Ashley’s Picks

Fox by Margaret Wild and Ron Brooks is a story of friendship, loss, and hope. A magpie with a burnt wing and a dog who is blind in one eye help each other and soon become friends. But when a jealous and lonely fox tries to separate them, Magpie learns what it really means to be a true friend. With warm, vibrant illustrations, a story that sounds like a poem, and an ending that’s a little bit sad but very hopeful, this is a book that anyone who has ever made a mistake or had to face a bully will understand.

Boats for Papa by Jessixa Bagley tells the story of Buckley and his mama, a pair of beavers who live on the beach by the sea. Buckley and Mama both miss Papa, so Buckley decides to make little boats out of driftwood and send them out to sea for Papa. Buckley thinks that if the boats don’t wash up on shore the next day, it means that Papa got them. Then one day, he finds out that Mama, who also misses Papa, has a secret. This is a gentle book about family where someone is gone away but never forgotten.

In Dear Santa, Love, Rachel Rosenstein by Amanda Peet, Andrea Troyer, and Christine Davenier, Rachel, a Jewish girl, wants nothing more than to celebrate Christmas with her other friends from school. But her family tells her they don’t celebrate Christmas. So Rachel decides to take matters into her own hands by decorating the house and writing a secret letter for Santa. But when Santa doesn’t bring her presents on Christmas Day, Rachel is sad… until she finds out that she’s not the only kid in her class who doesn’t celebrate Christmas! This is a funny and heartwarming book for anyone who’s ever wondered why some people celebrate different holidays.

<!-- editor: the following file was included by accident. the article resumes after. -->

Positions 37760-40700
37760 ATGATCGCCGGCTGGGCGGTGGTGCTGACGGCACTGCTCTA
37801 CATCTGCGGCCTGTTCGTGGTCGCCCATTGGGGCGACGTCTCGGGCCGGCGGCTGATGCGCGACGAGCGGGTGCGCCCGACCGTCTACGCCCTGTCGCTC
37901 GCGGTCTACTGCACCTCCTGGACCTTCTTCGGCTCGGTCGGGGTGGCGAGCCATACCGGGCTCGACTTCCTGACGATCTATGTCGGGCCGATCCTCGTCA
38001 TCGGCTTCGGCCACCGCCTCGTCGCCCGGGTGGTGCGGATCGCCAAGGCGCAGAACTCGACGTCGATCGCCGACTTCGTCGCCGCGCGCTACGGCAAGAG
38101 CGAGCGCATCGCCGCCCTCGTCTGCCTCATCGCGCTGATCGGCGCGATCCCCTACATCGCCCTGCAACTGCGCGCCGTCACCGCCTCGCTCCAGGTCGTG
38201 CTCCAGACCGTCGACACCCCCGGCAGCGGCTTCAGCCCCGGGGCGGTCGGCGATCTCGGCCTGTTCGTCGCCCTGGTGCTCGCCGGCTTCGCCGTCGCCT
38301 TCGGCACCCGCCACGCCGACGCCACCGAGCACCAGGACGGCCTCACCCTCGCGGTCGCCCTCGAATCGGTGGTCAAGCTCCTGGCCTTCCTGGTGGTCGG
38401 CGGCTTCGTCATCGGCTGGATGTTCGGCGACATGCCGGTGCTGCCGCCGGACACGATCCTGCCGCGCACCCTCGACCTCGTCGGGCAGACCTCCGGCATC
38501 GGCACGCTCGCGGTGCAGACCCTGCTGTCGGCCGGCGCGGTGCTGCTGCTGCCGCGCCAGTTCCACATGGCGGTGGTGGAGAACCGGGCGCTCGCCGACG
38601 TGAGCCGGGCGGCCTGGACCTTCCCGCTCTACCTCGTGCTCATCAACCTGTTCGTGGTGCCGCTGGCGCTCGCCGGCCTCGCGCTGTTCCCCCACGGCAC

In The Book Itch: Freedom, Truth, & Harlem’s Greatest Bookstore by Vaunda Micheaux and R. Gregory Christie, a young boy named Lewis tells the story of his father’s bookstore, the National Memorial African Bookstore. Far from being an ordinary bookstore, the National Memorial African Bookstore sold books by and about black people and their history and culture. It was also a place where anyone could come to read and learn. In the book, which is based on a true story, Lewis talks about the famous people he met at the bookstore and how his dad spoke up for civil rights. With detailed pictures and historical facts, this is a good book for exploring the time period of the civil rights movement.

by Ashley B. Smith, Children’s Room Staff Member

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